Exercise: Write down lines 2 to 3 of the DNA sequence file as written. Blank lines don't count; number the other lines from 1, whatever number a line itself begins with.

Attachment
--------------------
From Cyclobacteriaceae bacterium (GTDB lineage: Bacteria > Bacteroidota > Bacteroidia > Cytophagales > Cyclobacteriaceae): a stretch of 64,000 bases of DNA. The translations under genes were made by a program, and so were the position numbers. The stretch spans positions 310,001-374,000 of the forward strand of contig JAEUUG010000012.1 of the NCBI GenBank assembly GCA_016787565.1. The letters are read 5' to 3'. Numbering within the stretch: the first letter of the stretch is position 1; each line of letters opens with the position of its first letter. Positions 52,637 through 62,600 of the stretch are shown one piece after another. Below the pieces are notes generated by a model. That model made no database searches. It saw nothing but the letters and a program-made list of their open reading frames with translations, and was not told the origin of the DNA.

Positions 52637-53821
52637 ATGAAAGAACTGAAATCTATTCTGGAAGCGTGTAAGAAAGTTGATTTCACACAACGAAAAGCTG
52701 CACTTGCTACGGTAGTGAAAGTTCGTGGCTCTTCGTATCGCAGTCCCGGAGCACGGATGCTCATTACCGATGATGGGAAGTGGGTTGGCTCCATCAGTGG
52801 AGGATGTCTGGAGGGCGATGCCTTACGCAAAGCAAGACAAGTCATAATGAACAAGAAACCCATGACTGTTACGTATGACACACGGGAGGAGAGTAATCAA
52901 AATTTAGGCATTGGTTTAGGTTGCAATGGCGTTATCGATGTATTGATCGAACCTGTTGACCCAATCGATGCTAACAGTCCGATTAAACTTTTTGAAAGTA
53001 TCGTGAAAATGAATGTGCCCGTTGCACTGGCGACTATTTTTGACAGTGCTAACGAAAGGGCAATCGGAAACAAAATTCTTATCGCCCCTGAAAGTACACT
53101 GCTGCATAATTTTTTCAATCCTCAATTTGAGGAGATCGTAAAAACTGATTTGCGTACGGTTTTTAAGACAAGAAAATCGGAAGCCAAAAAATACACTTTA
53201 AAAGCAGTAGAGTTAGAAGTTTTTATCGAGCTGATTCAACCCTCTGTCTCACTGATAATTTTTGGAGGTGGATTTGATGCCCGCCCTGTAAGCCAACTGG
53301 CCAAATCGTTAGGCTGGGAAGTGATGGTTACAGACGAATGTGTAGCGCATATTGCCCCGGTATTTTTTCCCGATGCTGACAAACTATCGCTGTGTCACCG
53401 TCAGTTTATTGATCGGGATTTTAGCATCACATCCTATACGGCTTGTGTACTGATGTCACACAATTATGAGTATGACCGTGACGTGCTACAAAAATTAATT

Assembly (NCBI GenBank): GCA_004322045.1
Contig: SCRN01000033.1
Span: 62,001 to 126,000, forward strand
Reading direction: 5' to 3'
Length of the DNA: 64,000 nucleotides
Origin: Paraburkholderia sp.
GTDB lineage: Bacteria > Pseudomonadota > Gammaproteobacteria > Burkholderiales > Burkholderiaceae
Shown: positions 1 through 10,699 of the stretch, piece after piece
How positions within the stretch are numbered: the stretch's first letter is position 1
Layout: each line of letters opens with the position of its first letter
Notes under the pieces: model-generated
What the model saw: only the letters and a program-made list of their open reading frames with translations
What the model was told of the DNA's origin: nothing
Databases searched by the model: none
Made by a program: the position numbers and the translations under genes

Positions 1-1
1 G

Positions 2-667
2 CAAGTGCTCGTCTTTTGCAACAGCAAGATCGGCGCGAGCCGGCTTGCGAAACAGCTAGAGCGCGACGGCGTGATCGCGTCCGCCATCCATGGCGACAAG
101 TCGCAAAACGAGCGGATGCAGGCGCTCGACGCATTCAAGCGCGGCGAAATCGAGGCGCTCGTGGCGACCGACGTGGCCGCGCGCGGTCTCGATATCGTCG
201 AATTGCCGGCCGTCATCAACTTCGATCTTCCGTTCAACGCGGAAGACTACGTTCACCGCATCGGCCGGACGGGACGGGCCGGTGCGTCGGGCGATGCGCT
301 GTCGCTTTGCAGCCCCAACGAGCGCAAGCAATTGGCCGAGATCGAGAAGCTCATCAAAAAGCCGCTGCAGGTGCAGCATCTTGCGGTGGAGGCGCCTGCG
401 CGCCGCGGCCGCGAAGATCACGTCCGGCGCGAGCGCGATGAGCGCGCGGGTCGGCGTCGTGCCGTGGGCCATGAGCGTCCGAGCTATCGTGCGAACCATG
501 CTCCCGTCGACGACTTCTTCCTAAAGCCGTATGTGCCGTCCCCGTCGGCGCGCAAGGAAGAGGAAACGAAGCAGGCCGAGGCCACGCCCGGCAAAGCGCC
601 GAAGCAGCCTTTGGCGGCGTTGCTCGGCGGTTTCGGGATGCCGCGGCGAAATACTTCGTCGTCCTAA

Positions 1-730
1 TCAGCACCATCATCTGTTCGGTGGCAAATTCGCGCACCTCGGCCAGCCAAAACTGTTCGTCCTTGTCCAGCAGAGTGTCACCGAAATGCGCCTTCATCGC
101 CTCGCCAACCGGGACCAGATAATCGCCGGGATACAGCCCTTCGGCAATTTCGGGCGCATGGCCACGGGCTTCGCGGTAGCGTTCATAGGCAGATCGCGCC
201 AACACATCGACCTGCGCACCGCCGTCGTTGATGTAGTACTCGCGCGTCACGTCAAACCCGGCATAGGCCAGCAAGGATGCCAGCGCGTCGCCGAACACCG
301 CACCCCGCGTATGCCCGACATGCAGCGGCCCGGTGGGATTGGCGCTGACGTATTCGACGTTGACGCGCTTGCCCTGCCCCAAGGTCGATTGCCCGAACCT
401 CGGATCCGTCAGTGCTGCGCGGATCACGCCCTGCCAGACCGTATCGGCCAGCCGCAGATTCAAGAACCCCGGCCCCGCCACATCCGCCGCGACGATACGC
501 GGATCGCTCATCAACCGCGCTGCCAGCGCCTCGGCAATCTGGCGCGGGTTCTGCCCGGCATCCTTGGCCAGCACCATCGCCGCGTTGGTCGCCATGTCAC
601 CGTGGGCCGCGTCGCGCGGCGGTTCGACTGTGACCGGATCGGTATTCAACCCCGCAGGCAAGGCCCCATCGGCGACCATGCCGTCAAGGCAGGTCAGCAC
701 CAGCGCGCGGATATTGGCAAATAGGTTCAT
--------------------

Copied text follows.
Positions 52637-53821
52637 ATGAAAGAACTGAAATCTATTCTGGAAGCGTGTAAGAAAGTTGATTTCACACAACGAAAAGCTG